Sisters conduct a circumcision at th new Samsung Solar powered digital village clinic in Cosmo City. Picture:Paballo Thekiso

Johannesburg - Tucked inside a township where poverty is rife, there is an innovation that could change lives.

Cosmo City, in Joburg, is the first area in Africa to host a solar-powered digital village.

The village houses a solar-powered internet school, health centre and tele-medical centre. All the electricity used at the facility – including the admin centre – is generated by the sun’s energy.

The intention behind the project is to bring world-class medical and education facilities to people – free.

Its innovators, Samsung, this week officially handed the village to the people of Cosmo City.

The flagship village, first unveiled in October 2013, is set up on Malibongwe Ridge.

It addresses one of Africa’s largest economic challenges – access to electricity.

On average, less than 25 percent of rural areas on the continent have electricity, with the result that isolated communities have limited access to education, health care and connectivity.

Built in a 12m-long shipping container, the school is designed for use in remote rural areas with limited or no access to electricity.

Solar panels erected at the school provide enough energy to power its classroom equipment, including Samsung notebooks and netbooks, an interactive whiteboard or e-board, and Samsung Galaxy tablets.

The healthcentre provides eye, ear, blood, dental treatments and pre- and post-natal screening.

A special unit will provide medical services to mothers and their babies.

The tele-medical centre allows access to remote medical assistance with a centralised pool of medical expertise and experience.

There is a dire shortage of doctors in rural areas and this will reduce the need while helping shorten travel distances for patients.

Samsung has also partnered with Right to Care, a non-profit organisation that supports and delivers prevention, care and treatment services.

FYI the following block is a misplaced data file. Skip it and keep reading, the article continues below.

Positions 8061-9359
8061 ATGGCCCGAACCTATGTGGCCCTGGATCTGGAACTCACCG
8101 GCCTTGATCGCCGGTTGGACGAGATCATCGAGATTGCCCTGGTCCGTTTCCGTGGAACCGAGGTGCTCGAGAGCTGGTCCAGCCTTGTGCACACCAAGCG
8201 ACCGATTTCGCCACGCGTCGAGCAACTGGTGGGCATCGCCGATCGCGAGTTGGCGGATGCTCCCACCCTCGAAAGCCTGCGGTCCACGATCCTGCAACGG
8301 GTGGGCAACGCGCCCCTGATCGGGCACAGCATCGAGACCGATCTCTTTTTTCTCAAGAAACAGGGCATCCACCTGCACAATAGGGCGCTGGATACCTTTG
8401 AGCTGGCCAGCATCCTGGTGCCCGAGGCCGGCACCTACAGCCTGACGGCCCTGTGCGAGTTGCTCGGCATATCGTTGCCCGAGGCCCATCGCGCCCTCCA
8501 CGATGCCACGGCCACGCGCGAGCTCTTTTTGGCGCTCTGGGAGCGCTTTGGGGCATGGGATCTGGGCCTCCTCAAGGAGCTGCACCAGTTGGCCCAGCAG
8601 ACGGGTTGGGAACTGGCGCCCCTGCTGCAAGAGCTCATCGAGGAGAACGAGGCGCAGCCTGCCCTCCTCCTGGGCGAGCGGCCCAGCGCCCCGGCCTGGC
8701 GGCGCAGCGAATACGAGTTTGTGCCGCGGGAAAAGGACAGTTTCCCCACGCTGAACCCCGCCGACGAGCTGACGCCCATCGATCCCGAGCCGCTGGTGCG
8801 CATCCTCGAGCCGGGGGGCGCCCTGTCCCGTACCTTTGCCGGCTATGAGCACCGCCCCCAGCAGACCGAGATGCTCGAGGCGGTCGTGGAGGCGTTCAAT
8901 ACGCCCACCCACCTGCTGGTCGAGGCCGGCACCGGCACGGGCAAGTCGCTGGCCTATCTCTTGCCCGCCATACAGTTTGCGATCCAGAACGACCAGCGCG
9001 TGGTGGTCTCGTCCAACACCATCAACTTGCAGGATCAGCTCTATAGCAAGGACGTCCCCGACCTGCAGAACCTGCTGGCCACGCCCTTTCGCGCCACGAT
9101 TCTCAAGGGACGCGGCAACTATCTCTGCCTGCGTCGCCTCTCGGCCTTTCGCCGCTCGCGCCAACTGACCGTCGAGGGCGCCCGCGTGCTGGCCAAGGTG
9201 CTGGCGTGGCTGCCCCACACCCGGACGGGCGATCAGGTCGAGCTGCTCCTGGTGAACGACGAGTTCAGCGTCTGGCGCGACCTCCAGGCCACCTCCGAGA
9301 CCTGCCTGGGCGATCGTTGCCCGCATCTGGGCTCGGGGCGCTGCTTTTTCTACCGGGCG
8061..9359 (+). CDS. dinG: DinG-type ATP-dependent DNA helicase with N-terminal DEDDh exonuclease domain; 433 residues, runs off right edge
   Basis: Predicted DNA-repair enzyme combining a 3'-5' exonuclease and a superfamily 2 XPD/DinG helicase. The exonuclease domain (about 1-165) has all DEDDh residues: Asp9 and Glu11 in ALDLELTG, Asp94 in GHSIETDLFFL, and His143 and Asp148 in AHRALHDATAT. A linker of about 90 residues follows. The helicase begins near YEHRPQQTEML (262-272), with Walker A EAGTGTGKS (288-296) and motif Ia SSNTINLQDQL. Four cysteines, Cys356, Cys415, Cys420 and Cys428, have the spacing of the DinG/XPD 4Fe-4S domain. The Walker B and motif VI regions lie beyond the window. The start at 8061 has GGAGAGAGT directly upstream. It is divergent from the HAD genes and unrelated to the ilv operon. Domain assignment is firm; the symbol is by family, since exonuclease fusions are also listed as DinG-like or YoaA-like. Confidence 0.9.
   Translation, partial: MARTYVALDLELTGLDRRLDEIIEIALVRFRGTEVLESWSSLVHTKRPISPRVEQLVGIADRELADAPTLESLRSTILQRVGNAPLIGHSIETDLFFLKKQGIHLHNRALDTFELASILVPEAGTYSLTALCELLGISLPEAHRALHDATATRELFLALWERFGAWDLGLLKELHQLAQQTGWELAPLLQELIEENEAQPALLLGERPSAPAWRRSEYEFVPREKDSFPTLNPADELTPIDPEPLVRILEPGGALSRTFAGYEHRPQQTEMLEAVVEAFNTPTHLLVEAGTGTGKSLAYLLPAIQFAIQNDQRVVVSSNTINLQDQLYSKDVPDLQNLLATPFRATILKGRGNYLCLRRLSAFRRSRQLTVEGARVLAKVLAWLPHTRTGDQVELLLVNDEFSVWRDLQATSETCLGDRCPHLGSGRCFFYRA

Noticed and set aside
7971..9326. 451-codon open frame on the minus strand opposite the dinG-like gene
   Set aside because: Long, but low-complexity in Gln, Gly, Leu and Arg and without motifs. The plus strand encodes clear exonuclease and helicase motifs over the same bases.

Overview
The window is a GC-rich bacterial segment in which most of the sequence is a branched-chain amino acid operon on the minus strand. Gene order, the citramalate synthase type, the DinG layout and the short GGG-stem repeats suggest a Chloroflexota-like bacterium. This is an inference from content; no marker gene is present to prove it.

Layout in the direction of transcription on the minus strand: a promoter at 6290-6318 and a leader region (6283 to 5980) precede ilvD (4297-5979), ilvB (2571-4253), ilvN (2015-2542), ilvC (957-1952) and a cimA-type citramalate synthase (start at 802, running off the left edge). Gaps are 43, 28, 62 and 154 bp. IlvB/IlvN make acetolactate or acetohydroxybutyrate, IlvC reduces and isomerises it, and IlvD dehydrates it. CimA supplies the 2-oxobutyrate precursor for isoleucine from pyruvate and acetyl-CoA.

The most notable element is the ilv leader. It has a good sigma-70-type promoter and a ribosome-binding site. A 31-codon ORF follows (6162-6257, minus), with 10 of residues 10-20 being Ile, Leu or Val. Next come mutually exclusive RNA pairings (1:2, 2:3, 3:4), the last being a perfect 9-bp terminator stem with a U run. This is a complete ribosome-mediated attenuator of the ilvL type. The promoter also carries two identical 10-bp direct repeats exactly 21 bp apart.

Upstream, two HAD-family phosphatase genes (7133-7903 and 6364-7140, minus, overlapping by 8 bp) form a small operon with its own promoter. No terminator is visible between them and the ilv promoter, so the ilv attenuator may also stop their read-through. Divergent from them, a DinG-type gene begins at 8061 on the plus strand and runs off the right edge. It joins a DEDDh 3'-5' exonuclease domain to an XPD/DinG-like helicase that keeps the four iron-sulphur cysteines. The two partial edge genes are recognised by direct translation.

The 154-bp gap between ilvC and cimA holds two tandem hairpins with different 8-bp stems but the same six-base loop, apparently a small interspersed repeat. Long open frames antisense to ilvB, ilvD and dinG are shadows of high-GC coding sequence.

It will provide male circumcision as an HIV-preventative measure.

“We are excited to work with Samsung on this uplifting and inspiring project,” said Right to Care’s Dr Mashudu Monyai.

Ntutule Tshenye, head of public affairs at Samsung Electronics Africa, is the brainchild behind the village.

“It’s very exciting to see an innovation we’ve worked hard on developing come to life,” said Tshenye.

“It has always been a vision of ours to have a positive effect on 5 million lives by 2015. Today we began our journey.

“Good health is at the centre of one’s wellbeing. It affects a child’s ability to learn at full potential, and adults’ ability to provide for their families. This is why we have complemented our strong focus on education with a focus on quality health care,” said Tshenye.

He said plans were in place to start villages in other African countries.

The facilities are free to those living in the area.

“Maybe in the future, to sustain the village, we will charge a small fee but at the moment everything is completely free.”

Nurse Didi Mojapelo said she had been delighted by the people of Cosmo City.

“My heart is filled with warmth,” she said.

“It has provided great relief within the community. Now those that cannot afford to travel to hospitals have medical facilities on their doorstep.” - Saturday Star